After five decades, Pennar sees water flow in summer

The untimely heavy rains three months ago helped Pennar river and its other tributaries to continue flowing

ANANTAPUR: After more than five decades, the Pennar river, which was known as the dead river of Rayalaseema, flows even during the hot summer season through parts of Anantapur district.

The untimely heavy rains three months ago helped Pennar river and its other tributaries to continue flowing. The river witnesses constant flow of water at Roddam mandal headquarters and also at historic Aswartha Narayana Swamy temple in Peddapappur mandal.

Tens of thousands of devotees had a holy bath at Pennar river — at the bathing ghat at the Aswartha Narayana Swamy temple during all the days of the Magha Masam also marking the annual Brahmotsavalu.

“This was first time we have seen enough water flow in the river for a holy dip in Magha masam,” said devotee Manoj Kumar. He noted that there was no water in the river and they used to have the holy bath at the temple premises during the previous years.

Apart from the 597 km-long riverbed of Pennar in both Karnataka and AP, the seasonal river has tributaries Jayamangali, Kumudwathi and Sagileru from the northern side and Chitravathi, Papagni and Cheyyeru rivers from the southern parts.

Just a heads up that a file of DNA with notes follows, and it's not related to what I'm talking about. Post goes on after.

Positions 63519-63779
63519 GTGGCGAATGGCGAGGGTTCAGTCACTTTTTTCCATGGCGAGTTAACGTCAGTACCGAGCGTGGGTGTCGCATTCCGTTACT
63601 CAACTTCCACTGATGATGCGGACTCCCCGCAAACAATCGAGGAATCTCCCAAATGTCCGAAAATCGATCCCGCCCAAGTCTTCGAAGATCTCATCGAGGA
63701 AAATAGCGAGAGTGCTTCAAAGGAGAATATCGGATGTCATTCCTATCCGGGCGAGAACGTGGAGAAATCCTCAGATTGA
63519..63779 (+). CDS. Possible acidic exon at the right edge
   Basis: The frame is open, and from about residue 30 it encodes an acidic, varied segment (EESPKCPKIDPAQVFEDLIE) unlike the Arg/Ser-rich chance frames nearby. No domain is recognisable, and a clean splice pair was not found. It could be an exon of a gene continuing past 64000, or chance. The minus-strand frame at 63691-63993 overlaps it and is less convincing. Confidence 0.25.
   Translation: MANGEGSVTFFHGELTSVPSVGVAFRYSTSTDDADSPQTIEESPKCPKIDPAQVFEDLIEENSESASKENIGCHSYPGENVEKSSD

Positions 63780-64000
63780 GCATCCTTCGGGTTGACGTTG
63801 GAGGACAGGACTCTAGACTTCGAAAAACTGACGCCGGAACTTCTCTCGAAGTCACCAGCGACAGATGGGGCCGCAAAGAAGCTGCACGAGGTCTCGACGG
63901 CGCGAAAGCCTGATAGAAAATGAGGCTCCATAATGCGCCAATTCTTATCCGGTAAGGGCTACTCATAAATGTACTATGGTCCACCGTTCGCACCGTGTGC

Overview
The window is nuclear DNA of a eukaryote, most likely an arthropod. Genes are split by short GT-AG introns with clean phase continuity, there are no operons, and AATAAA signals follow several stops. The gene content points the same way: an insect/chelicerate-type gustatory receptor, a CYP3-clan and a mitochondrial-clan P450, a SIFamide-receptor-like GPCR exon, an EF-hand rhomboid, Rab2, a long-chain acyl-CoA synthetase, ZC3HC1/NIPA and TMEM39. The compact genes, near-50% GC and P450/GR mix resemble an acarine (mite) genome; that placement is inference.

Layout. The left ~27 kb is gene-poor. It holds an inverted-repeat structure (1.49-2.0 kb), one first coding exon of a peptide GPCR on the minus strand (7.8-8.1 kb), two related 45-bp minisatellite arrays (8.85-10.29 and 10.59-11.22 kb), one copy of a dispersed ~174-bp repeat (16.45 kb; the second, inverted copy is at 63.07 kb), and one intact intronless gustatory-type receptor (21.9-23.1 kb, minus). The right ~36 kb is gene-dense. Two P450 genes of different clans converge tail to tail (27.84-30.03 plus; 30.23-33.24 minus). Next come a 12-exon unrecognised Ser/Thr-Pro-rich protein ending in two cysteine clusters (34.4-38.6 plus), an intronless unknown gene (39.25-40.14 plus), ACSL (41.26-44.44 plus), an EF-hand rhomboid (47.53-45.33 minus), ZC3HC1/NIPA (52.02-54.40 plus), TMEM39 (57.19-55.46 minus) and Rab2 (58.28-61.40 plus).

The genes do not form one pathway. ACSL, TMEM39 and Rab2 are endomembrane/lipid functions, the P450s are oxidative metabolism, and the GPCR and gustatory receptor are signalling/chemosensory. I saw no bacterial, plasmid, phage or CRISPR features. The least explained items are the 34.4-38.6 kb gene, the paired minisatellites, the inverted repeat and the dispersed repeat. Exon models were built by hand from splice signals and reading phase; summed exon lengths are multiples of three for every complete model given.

Chitravati continues to have heavy flow of water at many parts from the AP borders towards the Chitravathi Balancing Reservoir at Kadapa district border for the past three months.

The Pennar is also known North Pinakini, as the Pinaka bow of the Nandhiswara, the presiding deity, rises in Nandi Hills in Chikballapur district of Karnataka and enters AP at Hindupur and ends up in the Bay of Bengal, a distance of some 597km.

Even as the drainage basin covers 55,213 km2 - 6,937 km2 in Karnataka and 48,276 km2 in AP, the rain shadow region of Eastern Ghats with 500mm average rainfall, couldn't flow even during the rainy season.

The small drain Pennar flows for 48km towards the north through a few villages of Tumkur district in Karnataka before entering the state and turned out as a sand digging point.

Girish, from Roddam mandal headquarters, observed that he had never seen a river flowing in the summer during the past 55 years.

Rayalaseema Forum convener Appireddy Harinath stressed the need for connectivity between Krishna and Pennar rivers by way of a permanent solution for the drinking and irrigation problems of the drought-hit areas.

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